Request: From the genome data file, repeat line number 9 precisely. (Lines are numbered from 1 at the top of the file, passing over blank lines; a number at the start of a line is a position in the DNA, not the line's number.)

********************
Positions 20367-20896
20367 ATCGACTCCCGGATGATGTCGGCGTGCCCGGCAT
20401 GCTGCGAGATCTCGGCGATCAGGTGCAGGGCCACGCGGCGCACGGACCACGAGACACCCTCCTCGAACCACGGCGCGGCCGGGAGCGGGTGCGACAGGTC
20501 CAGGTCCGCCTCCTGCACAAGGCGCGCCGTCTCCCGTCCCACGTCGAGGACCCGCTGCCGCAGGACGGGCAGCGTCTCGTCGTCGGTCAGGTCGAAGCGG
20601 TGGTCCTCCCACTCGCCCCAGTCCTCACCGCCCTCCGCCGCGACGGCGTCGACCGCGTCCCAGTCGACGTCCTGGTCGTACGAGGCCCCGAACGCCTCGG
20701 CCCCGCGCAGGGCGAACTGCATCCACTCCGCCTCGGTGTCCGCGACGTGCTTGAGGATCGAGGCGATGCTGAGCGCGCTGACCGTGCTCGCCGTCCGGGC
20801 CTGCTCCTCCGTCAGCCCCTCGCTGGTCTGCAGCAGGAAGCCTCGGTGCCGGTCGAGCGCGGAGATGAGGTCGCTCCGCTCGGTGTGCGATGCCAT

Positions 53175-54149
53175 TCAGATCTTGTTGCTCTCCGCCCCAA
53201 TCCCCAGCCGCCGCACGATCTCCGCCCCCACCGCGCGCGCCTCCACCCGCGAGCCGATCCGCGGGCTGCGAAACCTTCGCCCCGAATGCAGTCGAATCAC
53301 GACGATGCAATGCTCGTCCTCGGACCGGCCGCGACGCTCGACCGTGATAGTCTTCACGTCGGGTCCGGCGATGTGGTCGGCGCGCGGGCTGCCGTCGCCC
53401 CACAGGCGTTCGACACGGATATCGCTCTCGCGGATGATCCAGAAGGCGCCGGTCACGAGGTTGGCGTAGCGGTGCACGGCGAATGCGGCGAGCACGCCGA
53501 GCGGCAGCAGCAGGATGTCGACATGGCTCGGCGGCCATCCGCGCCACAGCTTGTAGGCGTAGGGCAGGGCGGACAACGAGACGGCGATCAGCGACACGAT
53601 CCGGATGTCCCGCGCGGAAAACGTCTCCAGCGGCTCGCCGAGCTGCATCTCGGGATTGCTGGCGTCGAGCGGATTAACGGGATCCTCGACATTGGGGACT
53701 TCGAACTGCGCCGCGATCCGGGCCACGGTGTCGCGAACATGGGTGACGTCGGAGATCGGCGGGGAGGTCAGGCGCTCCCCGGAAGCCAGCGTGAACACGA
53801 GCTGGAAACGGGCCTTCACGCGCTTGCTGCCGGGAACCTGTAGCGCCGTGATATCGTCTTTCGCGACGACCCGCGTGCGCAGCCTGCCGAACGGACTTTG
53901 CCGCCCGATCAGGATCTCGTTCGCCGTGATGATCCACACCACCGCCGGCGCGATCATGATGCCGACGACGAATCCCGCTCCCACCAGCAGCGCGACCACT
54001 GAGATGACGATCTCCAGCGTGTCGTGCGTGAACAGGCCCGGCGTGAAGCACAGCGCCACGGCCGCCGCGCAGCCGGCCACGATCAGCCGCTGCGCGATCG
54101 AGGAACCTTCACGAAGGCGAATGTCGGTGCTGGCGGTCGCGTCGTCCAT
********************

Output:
53175 TCAGATCTTGTTGCTCTCCGCCCCAA